The Pena National Palace is a Romanticist palace in São Pedro de Penaferrim, in the municipality of Sintra, Portugal. The palace stands on the top of a hill above the town of Sintra, and on a clear day it can be easily seen from Lisbon and much of its metropolitan area. It is a national monument and constitutes one of the major expressions of 19th-century Romanticism in the world. The palace is a UNESCO World Heritage Site and one of the Seven Wonders of Portugal. It is also used for state occasions by the President of the Portuguese Republic and other government officials.
The palace's history started in the Middle Ages when a chapel dedicated to Our Lady of Pena was built on the top of the hill above Sintra. According to tradition, construction occurred after an apparition of the Virgin Mary.
In 1493, King John II, accompanied by his wife Queen Leonor, made a pilgrimage to the site to fulfill a vow. His successor, King Manuel I, was also very fond of this sanctuary, and ordered the construction of a monastery on this site which was donated to the Order of Saint Jerome. For centuries Pena was a small, quiet place for meditation, housing a maximum of eighteen monks.
In the 18th century the monastery was severely damaged by lightning. However, it was the Great Lisbon Earthquake of 1755, occurring shortly afterwards, that took the heaviest toll on the monastery, reducing it to ruins. Nonetheless, the chapel (and its works of marble and alabaster attributed to Nicolau Chanterene) escaped without significant damage.
For many decades the ruins remained untouched, but they still astonished young prince Ferdinand. In 1838, as King consort Ferdinand II, he decided to acquire the old monastery, all of the surrounding lands, the nearby Castle of the Moors and a few other estates in the area. King Ferdinand then set out to transform the remains of the monastery into a palace that would serve as a summer residence for the Portuguese royal family. The commission for the Romantic style rebuilding was given to Lieutenant-General and mining engineer Baron Wilhelm Ludwig von Eschwege. Eschwege, a German amateur architect, was much traveled and likely had knowledge of several castles along the Rhine river. The construction took place between 1842–1854, although it was almost completed in 1847: King Ferdinand and Queen Maria II intervened decisively on matters of decoration and symbolism. Among others, the King suggested vault arches, Medieval and Islamic elements be included, and he also designed an ornate window for the main façade (inspired by the chapter house window of the Convent of the Order of Christ in Tomar).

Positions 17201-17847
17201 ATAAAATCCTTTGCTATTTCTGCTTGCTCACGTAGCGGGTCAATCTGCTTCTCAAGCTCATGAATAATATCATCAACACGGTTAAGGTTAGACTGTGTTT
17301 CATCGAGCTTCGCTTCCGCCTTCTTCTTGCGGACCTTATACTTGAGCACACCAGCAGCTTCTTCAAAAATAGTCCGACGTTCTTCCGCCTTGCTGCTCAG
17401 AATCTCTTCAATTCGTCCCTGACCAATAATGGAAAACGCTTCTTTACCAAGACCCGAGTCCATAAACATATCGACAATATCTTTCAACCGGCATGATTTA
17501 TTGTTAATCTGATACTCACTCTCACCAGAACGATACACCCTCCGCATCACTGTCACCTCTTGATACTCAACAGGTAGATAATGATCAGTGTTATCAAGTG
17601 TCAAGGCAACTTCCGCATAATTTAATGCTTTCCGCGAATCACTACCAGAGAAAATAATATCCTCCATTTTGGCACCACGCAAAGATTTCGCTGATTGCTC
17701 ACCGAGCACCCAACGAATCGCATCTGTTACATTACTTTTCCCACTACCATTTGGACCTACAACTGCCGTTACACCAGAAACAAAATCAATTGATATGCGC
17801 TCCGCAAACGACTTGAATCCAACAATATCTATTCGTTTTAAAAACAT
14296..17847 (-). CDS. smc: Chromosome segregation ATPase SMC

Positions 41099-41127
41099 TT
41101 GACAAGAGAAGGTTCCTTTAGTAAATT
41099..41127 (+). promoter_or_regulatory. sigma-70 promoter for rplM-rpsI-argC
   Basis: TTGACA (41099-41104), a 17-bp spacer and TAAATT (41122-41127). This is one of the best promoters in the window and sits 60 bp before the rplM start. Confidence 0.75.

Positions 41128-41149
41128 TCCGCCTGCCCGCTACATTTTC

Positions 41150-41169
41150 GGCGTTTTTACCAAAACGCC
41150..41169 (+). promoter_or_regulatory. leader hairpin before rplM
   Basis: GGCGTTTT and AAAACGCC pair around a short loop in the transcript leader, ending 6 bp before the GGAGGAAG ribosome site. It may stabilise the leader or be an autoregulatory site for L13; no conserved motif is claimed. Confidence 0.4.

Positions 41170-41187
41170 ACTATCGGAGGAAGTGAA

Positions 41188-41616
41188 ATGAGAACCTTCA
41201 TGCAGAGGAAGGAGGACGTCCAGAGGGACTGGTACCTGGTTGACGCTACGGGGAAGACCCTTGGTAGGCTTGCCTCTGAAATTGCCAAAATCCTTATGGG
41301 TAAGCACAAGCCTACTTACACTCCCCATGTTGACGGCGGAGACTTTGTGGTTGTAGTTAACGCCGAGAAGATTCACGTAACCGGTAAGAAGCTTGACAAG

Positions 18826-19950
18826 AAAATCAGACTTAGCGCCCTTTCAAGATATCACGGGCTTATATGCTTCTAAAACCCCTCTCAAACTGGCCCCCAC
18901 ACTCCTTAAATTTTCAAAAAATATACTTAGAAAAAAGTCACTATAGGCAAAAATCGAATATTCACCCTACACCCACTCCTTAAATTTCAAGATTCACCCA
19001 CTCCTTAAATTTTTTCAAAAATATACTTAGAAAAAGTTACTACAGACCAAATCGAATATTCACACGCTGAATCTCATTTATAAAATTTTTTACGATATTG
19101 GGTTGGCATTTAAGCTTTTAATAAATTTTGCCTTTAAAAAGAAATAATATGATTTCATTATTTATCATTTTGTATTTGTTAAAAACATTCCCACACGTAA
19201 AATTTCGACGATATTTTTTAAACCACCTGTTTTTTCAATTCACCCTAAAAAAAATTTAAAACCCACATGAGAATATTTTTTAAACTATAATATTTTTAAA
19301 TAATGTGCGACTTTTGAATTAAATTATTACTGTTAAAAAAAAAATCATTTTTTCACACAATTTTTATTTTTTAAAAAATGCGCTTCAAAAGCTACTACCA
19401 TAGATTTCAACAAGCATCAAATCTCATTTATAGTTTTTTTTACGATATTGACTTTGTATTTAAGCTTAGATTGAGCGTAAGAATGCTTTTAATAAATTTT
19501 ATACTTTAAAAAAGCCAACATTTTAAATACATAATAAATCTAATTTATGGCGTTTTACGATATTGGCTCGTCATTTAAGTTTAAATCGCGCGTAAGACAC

After the death of Ferdinand the palace passed into the possession of his second wife Elisa Hensler, Countess of Edla. The latter then sold the palace to King Luís, who wanted to retrieve it for the royal family, and thereafter the palace was frequently used by the family. In 1889 it was purchased by the Portuguese State, and after the Republican Revolution of 1910 it was classified as a national monument and transformed into a museum. The last queen of Portugal, Queen Amélia, spent her last night at the palace before leaving the country in exile.
The palace quickly drew visitors and became one of Portugal's most visited monuments. Over time the colors of the red and yellow façades faded, and for many years the palace was visually identified as being entirely gray. By the end of the 20th century the palace was repainted and the original colors restored.
In 1995, the palace and the rest of the Cultural Landscape of Sintra were classified as a World Heritage Site by UNESCO.
The Arches Yard, chapel and clock tower
The depiction of a newt, symbolizing the allegory of creation of the world
The Pena Palace has a profusion of styles much in accordance with the exotic taste of the Romanticism. The intentional mixture of eclectic styles includes the Neo-Gothic, Neo-Manueline, Neo-Islamic and Neo-Renaissance. References to other prominent Portuguese buildings such as the Belém Tower are also present.
Almost the entire palace stands on rock. Structurally, it can be divided in four sections:
The foundations and its enveloping walls, with two gateways (one of which is protected by a drawbridge)
The restored structure of the old convent, and the clock tower
The Arches Yard in front of the chapel, with its wall of Moorish arches
The palatial zone and its cylindric bastion, with interiors decorated in the cathédrale style.
Convent section and clock tower
As many elements as possible were preserved of the remains of the Hieronymite convent including the cloister, the dining room, the sacristy, and the Manueline-Renaissance chapel. All were embedded in a new section that featured a wide terrace and a clock tower. The Queen's Terrace is perhaps the best spot for obtaining an overall picture of the architecture of the palace. The terrace features a sundial and a cannon. An automatic mechanism actuated by the sundial used to cause the cannon to be fired every day at noon. The clock tower was completed in 1843.
4.5 km from Old Quarter
Parque da Pena - Estrada da Pena, 2710-609 Sintra
Opening Hours: 10.00 - 17.30
Last Entry: 16.30
Closed on Mondays
Admission: 6 € (Pena park included)
Over 65 yrs old & 6 - 17 yrs old: 4 €